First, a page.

Robert Laughlin


The Crime of Reason
16 minutes, 7.6mb, recorded 2008-10-24
Robert S. Laughlin

Spectrum Radio's Steven Cherry interviews Robert Laughlin about his new book "The Crime of Reason and the Closing of the Scientific Mind." Professor Laughlin explores the inherent conflict between the government's efforts to support and protect the commercialization of Intellectual Property and the scientific researcher's need for free access to information in order to expand our knowledge in critical areas. Will ignorance be the price we inadvertently pay for safety and commerce?

Robert Laughlin's provocative book addresses the stunning expansion of both Intellectual Property Rights and government powers to control and criminalize the dissemination of knowledge. In this interview with Spectrum Radio host Steven Cherry, Professor Laughlin notes that America has turned to Intellectual Property as the means of wealth-generation for the future, partially in reaction to the commoditization of physical products. This has resulted in a fundamental tension between capitalism and science, between the free market and free thinking.

With examples drawn from nuclear physics, biotechnology and patent law, Laughlin, a Nobel laureate in physics, paints a troubling picture of a society in which the only information that is truly valuable in dollars and cents is controlled by a small number of individuals. And Professor Laughlin issues a warning about the chilling effects on researchers of the government's use of 'quasi-legal means' to control both the direction of research and the dissemination of knowledge.

Highlighting the insidious side effect of the Information Age ('...the result is you cannot have free information.'), Professor Laughlin discusses the precedent-setting civil and criminal legal actions against academic researchers and the resulting negative impact on the fundamental growth of knowledge.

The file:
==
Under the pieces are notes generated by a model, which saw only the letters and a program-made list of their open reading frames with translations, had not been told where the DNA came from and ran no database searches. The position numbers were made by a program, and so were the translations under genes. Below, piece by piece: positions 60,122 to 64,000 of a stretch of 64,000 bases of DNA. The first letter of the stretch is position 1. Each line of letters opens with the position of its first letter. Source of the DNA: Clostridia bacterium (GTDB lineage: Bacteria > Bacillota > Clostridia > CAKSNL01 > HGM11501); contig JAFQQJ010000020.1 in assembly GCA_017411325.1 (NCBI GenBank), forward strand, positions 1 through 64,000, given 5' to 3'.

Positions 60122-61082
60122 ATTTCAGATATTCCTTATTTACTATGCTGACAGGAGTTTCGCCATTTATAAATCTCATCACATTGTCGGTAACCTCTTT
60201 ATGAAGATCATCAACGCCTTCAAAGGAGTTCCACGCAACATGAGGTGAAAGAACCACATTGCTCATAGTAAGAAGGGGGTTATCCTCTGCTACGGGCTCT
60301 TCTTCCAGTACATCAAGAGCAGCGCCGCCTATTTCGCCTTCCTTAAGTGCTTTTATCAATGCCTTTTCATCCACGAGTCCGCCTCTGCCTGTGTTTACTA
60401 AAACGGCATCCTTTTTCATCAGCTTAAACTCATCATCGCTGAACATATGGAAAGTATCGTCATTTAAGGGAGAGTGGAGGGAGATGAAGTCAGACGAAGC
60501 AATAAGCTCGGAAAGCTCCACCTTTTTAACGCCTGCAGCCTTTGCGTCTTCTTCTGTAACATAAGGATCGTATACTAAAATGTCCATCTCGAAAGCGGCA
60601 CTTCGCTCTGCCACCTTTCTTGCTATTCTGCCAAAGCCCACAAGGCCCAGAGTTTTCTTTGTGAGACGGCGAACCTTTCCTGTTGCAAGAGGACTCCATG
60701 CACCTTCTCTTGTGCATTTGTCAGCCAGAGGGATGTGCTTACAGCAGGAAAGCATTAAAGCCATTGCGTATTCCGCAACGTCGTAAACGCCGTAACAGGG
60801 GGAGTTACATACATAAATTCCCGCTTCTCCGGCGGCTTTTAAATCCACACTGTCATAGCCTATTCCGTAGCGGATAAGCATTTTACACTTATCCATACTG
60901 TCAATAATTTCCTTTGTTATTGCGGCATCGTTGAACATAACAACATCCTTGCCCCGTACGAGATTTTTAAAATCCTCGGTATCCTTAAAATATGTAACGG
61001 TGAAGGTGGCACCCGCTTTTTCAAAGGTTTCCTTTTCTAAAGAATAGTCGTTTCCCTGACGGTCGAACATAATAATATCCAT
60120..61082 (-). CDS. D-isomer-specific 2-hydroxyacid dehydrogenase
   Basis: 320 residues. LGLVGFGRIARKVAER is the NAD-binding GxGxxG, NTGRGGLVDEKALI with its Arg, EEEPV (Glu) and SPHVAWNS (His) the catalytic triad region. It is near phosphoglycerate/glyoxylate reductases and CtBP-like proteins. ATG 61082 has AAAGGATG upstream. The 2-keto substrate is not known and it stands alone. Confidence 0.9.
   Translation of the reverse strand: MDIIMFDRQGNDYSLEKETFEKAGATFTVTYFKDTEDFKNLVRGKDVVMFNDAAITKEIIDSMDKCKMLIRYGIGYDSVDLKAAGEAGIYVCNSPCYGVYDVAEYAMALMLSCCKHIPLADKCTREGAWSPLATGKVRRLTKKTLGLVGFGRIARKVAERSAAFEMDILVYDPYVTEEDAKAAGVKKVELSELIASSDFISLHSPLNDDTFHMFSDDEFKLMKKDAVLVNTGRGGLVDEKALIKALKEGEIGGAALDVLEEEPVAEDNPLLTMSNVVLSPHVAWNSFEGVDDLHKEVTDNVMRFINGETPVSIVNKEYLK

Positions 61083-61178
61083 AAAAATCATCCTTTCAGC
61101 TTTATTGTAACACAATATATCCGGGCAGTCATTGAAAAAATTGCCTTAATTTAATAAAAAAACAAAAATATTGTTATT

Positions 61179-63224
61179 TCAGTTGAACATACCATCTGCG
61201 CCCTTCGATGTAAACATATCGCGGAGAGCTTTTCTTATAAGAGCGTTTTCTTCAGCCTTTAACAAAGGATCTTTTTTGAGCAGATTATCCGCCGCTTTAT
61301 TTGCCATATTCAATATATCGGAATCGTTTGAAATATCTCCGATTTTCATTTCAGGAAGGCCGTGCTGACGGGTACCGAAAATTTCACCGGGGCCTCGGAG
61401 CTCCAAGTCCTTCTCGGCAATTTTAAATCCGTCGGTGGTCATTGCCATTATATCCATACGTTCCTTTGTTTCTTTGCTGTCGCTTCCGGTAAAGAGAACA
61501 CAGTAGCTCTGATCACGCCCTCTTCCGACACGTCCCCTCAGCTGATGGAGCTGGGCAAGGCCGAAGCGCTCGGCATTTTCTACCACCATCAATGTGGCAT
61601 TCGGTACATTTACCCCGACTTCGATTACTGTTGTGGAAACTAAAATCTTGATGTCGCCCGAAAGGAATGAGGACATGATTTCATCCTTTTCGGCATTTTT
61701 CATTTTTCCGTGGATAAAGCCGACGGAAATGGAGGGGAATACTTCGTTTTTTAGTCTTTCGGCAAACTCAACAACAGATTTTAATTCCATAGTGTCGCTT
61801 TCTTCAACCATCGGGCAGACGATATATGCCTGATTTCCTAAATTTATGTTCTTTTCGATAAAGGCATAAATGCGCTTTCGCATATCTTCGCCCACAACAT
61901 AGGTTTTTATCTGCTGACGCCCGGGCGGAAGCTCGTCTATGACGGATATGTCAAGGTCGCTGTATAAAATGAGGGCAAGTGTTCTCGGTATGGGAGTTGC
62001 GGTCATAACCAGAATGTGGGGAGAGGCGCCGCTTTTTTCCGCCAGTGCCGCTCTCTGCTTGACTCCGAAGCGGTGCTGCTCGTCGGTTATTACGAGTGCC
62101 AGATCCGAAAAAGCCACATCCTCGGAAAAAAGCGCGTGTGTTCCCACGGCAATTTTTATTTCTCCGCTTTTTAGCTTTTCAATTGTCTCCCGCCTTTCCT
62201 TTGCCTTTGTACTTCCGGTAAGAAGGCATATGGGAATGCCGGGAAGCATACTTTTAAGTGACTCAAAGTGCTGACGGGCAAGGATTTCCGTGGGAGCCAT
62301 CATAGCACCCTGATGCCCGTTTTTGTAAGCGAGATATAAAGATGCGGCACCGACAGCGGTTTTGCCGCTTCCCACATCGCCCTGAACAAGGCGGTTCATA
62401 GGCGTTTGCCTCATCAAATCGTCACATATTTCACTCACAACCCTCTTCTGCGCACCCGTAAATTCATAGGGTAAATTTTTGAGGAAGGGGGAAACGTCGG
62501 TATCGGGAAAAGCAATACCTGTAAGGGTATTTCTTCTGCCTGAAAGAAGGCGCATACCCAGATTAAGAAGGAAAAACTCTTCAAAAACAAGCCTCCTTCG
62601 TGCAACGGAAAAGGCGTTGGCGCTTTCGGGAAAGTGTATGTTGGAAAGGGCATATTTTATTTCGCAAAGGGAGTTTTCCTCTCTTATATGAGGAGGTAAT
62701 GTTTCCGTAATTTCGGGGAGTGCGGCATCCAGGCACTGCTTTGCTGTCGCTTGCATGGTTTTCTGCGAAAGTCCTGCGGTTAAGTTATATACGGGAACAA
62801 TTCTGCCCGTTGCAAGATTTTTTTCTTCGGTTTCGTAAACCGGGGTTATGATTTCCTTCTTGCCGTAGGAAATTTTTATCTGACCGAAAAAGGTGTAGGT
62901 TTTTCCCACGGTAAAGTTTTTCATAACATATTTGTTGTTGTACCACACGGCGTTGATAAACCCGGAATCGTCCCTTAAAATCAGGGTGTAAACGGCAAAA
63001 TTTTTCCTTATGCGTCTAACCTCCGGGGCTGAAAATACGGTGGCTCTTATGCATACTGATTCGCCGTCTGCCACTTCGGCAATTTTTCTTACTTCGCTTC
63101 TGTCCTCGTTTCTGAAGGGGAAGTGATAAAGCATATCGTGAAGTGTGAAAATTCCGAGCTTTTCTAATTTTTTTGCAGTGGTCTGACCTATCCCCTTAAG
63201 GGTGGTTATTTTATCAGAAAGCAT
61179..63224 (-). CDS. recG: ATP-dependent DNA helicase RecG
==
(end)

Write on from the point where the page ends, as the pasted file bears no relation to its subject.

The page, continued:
Professor Laughlin views his book as a 'cry for help,' a plea for all of us to join in the debate over the ramifications these trends will bring to bear on our scientific progress.




Robert B. Laughlin is a professor of Physics and Applied Physics at Stanford University. Along with Horst L. Störmer of Columbia University and Daniel C. Tsui of Princeton University, he was awarded the 1998 Nobel Prize in physics for his explanation of the fractional quantum Hall effect. He has also won the Oliver F. Buckley Prize, the Benjamin Franklin Medal for Physics, and the Department of Energy's Earnest O. Lawrence Award for Physics.

Laughlin was born in Visalia, California. He earned a B.A. in Mathematics from UC Berkeley in 1972, and his Ph.D. in physics in 1979 at MIT, Cambridge, Massachusetts, USA. In the period of 2004-2006 he served as the president of KAIST in Daejeon, South Korea. Laughlin is also the author of "A Different Universe: Reinventing Physics from the Bottom Down" (2005), and lives in Stanford, California.

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